There could also be major flooding in parts of the country.
PUNE: The fairly widespread, intensifying monsoon rains, lifeblood of India's $2.6 trillion economy, spurring farm output and boosting rural spending, are likely to wipe out rain deficit by the middle or end of August.
"Rains have intensified across the country since last week, bringing the total country deficit down to 9 per cent. More rains are likely to wipe out the rain deficit by the mid-or-end of August," Anupam Kashyapi, head of weather at India Meteorological Department or IMD, Pune told Financial Chronicle.
The crop-nourishing monsoon rains were 16 per cent below average last Friday.
However, the country received 42 per cent more rainfall than the 50-year average in the week to July 31, the IMD data showed.
Kashyapi said after subdued rains on Friday and day after, rains spells would pick up from August 3 to 8 and spread across the country fairly widely.
The weather man said rain spells will again pick from August 8 to 15, taking the spell to normal or a little lower side of normal rains. The rain revival could spur planting and boost the yield of summer-sown crops such as rice, cane, corn, cotton and soybeans.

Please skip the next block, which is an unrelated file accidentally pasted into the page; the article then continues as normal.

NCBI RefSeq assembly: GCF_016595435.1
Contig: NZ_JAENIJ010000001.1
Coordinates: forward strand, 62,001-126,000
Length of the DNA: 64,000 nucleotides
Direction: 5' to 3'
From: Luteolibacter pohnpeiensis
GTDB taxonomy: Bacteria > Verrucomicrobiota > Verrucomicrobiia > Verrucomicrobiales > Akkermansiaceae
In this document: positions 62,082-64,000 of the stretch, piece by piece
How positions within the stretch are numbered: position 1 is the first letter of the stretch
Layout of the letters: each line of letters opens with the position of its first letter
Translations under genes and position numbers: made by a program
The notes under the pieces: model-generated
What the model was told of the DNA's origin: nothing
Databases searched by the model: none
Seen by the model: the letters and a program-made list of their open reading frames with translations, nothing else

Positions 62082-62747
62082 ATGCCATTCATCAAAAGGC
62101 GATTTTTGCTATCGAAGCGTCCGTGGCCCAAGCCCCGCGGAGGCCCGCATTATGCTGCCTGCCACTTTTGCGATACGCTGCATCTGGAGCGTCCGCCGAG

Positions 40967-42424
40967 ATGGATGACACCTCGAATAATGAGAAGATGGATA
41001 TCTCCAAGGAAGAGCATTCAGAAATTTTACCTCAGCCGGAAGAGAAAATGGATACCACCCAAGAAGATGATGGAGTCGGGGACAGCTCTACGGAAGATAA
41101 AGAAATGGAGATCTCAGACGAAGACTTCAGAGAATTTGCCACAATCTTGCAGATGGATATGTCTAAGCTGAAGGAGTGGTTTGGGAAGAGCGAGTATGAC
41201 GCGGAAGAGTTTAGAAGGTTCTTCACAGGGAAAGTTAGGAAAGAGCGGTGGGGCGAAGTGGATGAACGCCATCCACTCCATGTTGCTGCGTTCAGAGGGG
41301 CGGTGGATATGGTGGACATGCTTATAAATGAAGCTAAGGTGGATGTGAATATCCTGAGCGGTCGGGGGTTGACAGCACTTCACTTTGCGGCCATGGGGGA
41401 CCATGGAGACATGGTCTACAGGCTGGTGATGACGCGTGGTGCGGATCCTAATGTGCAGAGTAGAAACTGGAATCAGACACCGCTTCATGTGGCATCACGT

"Most parts of the country will receive normal or above normal rains except parts of southern peninsula, including TN, Rayal-seema, and Coastal Andra," Kashyapi said.
IMD officials said there could also be some further major flooding in parts of the country. In recent weeks, millions of people have been displaced in eastern Indian states, such as Assam and Bihar.
Kashyapi said out of the total 36 subdivisions across the country, only a few have recorded deficit rains.
"But after August 8, they will also be covered as currents from both the Arabian Sea and the Bay of Bengal are favourable to bring more rains into the country," he pointed out.
The IMD said in April monsoon rains were expected to amount to 96 per cent of the long-term average.
It defines average, or normal, rainfall as between 96 per cent and 104 per cent of a 50-year average of 89 centimetres for the entire four-month season beginning June 1.
But a poor start followed by a mixed national picture —with some areas badly trailing until the past week —prompted concerns of an economic hit to India, a major producer of farm goods.
Monsoon rains reached the southern coast of Kerala on June 8, more than a week later than usual.